DIY Solar powered Weather Station [WiFi, MQTT, Smart Home, ESP8266]

By: (plus.google.com) +David Herron; Date: May 27, 2018

Tags: DIY » Internet of Things

Why spend a zillion dollars on a commercial weather station that doesn't do what you want? With some time and ingenuity you can design and build your own weather station.

The design here uses an ESP8266 microcontroller to run Arduino code. There are sensors for light level, humidity, and air pressure. There are no sensors for wind speed however.

Measuring light level is simple - use a photoresistor to make a resistor bridge and read the voltage using an analog input.

Measuring humidity and air pressure is simple - get special purpose boards for that purpose.

The system is installed outdoors in a case made of PVC tubing. Since it is outdoors, you cannot simply plug it into a power outlet. Therefore the design uses some solar panels to keep an Lithium-Iron-Phosphate 18650 cell charged. Instead of an official charge controller, the design uses a simple voltage regulator chip to limit the voltage going to the 18650.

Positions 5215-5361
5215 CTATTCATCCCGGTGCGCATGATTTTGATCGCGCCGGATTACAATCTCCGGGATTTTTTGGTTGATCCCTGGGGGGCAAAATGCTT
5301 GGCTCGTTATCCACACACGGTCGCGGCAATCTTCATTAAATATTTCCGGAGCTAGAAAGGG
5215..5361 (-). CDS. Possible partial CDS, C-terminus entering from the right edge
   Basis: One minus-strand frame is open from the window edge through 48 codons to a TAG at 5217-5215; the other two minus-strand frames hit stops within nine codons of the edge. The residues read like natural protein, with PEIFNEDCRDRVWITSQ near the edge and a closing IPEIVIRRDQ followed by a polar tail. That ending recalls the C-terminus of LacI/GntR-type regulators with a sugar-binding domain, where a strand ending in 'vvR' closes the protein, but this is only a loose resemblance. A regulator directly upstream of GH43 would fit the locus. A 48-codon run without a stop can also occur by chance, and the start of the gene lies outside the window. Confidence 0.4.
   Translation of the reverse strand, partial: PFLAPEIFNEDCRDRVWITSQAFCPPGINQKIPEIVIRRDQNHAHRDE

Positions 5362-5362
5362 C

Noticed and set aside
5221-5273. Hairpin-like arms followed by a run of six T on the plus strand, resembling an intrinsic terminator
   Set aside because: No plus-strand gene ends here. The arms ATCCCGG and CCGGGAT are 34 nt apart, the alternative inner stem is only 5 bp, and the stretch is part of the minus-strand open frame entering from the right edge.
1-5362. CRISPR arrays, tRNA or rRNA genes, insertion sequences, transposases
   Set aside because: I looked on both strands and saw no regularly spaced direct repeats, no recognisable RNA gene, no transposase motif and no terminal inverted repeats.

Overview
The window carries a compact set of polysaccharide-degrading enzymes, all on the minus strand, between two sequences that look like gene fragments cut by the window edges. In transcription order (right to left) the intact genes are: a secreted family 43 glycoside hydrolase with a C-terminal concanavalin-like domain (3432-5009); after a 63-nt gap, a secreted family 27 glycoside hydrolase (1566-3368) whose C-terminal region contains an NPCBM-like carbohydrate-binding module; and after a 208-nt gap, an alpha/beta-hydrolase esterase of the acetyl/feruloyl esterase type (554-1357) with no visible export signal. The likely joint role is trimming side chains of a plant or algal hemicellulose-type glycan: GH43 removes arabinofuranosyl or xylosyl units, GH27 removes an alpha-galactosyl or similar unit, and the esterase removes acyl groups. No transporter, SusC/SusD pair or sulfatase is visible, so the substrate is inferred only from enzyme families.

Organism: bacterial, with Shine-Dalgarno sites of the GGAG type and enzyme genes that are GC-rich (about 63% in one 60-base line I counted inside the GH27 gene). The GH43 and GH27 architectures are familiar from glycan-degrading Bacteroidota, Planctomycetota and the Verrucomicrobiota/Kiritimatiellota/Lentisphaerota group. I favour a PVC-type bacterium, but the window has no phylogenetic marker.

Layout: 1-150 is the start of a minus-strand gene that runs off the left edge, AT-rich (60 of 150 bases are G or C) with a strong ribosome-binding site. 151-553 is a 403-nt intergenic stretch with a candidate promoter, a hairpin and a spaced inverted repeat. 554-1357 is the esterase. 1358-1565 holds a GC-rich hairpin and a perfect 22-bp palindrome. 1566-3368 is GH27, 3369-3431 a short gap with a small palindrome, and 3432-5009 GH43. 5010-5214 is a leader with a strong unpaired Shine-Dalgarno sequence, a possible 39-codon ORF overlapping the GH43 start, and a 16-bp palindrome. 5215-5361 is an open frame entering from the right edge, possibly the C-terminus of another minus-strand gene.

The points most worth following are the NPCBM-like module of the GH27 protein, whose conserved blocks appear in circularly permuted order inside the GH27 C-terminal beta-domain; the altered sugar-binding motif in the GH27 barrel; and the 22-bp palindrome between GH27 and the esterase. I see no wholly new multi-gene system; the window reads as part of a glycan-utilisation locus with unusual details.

When charging lithium cells, you must not over charge the cells. Hence, the voltage regulator chip is configured to keep the charging voltage within the safe range.

Also because it is outdoors, the system cannot have a wired connection to a local ethernet. Instead, it uses the built-in WiFi capability of the ESP8266 to connect to an MQTT broker on the local network. That MQTT broker routes data from the microcontroller over to a NODE-RED instance which handles displaying pretty graphs.

« Scheduling background tasks using cron in a Docker container Introduction to Node.js with the Serverless framework on AWS Lambda »